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Bill Kevin's story

Bill was born in a small town in regional Victoria in the 1950s. In his early teens he ‘got involved with the wrong crowd and started doing small crimes including housebreaking and thefts’. At age 14 he was picked up by the police one time too many. He was made a ward of the state and sent to a state-run boys’ home.

Bill never learned to read and write properly, but with help from his wife, Margaret, he managed to record his experiences in a statement that he brought to his session at the Royal Commission.

In the statement Bill described how a group of boys bashed him on his first night at the home. They continued to dish out regular bashings over the next few months until finally Bill cornered their ringleader alone one day. The ringleader quickly backed down and asked Bill if he wanted to join the gang. Bill refused but was never bashed again.

Bill said that some of the staff at the home ‘were quite good, and others were quite cruel’. The cruellest was a young man with black hair and ‘a bit of pot belly’. Bill always referred to him as ‘warden’ or ‘sir’ and never knew his name. At least once a week, this man would trap Bill alone in the showers and rape him.

‘He would threaten me with bashings or worse rapes if I ever complained about what he was doing. After being raped, I would run to my room crying. My roommate was a boy named Glen, whom I became good friends with. We would talk about the rapes together. This staff member was also raping Glen. Glen was a couple of years older than me, and would advise me not to say anything because it would just get worse.’

During this time, Bill attended the on-site high school at the home. His teacher was a young man who was ‘absolutely hopeless’ and taught Bill nothing. This teacher also groped Bill in class and in the swimming pool change rooms.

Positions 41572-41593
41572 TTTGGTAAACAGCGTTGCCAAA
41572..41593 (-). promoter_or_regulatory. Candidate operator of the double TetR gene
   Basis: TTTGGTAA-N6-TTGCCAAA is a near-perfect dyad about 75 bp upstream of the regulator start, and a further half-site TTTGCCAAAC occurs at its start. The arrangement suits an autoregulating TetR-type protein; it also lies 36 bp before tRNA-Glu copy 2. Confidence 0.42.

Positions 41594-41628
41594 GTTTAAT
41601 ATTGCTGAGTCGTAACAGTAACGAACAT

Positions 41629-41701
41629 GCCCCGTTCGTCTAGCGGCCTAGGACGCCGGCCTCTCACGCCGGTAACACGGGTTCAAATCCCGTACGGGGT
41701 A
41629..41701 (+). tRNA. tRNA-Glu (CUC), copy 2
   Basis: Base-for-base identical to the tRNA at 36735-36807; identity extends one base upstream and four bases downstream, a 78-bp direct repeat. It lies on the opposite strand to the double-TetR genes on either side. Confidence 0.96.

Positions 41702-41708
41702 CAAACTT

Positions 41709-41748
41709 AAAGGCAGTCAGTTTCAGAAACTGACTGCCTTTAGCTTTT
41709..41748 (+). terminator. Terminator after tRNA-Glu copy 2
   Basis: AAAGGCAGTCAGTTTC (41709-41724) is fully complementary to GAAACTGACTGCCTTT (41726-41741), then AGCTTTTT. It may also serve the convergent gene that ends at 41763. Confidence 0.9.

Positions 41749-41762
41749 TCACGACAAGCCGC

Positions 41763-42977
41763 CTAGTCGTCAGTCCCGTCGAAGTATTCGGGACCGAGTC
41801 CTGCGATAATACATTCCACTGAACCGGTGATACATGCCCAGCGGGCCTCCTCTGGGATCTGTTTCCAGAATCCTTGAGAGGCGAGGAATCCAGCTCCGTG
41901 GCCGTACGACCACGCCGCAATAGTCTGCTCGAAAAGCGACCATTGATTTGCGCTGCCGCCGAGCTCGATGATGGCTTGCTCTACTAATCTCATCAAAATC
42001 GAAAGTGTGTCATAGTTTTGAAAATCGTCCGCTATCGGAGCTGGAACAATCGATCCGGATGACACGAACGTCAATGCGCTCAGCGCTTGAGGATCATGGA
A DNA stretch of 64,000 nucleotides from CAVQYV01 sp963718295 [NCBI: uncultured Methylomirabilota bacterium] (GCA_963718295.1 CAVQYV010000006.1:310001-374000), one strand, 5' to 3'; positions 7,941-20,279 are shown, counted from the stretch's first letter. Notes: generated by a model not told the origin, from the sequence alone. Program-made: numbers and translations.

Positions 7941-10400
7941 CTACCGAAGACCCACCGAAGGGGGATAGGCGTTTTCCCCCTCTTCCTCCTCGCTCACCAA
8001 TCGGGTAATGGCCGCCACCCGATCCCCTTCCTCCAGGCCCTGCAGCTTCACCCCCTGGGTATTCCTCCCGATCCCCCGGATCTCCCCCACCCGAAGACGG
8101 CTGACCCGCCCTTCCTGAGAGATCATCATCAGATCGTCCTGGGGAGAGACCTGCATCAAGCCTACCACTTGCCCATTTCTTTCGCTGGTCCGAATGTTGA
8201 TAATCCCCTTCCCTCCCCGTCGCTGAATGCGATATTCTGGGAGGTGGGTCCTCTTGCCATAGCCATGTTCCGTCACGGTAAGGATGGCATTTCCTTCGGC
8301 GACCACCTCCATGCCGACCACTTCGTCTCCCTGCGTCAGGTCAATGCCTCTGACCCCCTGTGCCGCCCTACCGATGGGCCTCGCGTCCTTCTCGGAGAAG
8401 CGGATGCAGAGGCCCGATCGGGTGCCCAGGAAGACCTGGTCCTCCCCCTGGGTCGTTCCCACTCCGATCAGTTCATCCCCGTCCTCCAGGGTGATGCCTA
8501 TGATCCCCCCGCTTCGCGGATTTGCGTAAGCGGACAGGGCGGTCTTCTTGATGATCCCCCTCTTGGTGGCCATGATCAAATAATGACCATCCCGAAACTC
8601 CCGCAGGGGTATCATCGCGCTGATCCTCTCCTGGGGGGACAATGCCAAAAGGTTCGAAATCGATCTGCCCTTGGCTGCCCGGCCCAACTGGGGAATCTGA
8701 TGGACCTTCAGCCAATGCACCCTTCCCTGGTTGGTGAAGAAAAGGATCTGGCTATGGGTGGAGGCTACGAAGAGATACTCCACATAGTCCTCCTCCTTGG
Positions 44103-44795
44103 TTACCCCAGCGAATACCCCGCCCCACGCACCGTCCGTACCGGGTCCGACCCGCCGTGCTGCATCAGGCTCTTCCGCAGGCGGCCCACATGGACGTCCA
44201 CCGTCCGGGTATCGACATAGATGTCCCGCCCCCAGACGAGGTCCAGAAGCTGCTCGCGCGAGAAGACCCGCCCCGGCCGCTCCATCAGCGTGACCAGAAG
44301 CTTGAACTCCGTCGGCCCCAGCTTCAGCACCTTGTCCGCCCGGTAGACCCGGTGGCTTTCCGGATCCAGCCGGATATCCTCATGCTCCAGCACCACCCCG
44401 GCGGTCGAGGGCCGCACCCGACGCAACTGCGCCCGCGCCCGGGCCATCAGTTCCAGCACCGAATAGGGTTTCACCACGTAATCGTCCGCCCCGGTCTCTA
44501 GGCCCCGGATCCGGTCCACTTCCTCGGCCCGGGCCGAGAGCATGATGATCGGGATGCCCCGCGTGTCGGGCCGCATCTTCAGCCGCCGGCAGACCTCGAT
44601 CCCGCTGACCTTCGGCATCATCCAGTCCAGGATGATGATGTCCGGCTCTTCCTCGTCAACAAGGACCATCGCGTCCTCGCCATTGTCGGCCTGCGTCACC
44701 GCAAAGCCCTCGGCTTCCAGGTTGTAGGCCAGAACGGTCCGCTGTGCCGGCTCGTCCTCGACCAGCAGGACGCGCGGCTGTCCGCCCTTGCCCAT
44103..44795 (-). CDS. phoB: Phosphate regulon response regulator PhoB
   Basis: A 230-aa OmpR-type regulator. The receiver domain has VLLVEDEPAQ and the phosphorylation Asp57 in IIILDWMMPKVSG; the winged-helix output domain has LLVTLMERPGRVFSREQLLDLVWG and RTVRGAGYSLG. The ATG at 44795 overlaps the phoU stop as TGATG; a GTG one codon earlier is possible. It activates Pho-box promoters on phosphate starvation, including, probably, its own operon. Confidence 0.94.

‘He would put his hand inside my pants and masturbate my penis. He would say things like, “You like this, don’t you?” He would keep masturbating my penis until I ejaculated. Before he made me ejaculate for the first time, I had never ejaculated before. I was disgusted and terrified by the sexual assaults.’

Like the rapes, this abuse occurred about once a week for the whole of Bill’s six-month stay at the home. Bill was then transferred to an Anglican hostel in Melbourne. That was the end of his schooling. Still only 14 years old, he was sent to work full time. This might not have been so bad except that Bill had to give almost all of his pay to the man who ran the hostel.

Every chance he got, this man would grab Bill’s legs and crotch. Having to endure more sexual abuse on top of financial exploitation made Bill furious. ‘I was paying for the “privilege” of being abused’, he said.

Bill left the hostel for good when he was 18. He saved his money and travelled all around Australia with some mates. He found a stable job, got married and had several kids. A few years later the marriage ended in divorce. Bill went through another rocky relationship before he found Margaret.

They’ve stuck together after many years but it hasn’t been easy. Margaret said, ‘We’ve almost separated on several occasions because of his behaviour, I’ll be honest. He’s been a very difficult person to live with. But he’s also a lovely person, so that’s why I’m sitting here with him. But he doesn’t believe that. I can tell him 50 times a day and he doesn’t believe me’.

Bill said that the abuse has had ‘a great impact’ on his life.

‘For my whole adult life, I have been unable to sleep properly. I wake up more or less hourly. I think about the abuse all the time. I still picture it in my mind every day, especially the sexual abuse at [the state-run home]. I also picture the sexual abuser … abusing my friend, Glen. I remember how I felt at the time, like killing him, but powerless to do anything. Glen committed suicide as a result of the sexual abuse …

‘I have always felt a deep sense of shame about the abuse, even though I know that I should not feel this way. I feel so angry and sad that, although I deserved to be locked up at the time, I did not deserve to be sexually assaulted.’

These days, Bill receives ongoing support from Margaret and from his counsellor. He finds it helpful to talk about the abuse and get it off his chest. He also gets good therapy from working on his car.

‘I just like to go out there, it’s nice and quiet, and just work on the car. It takes my mind off a few things but not everything.’

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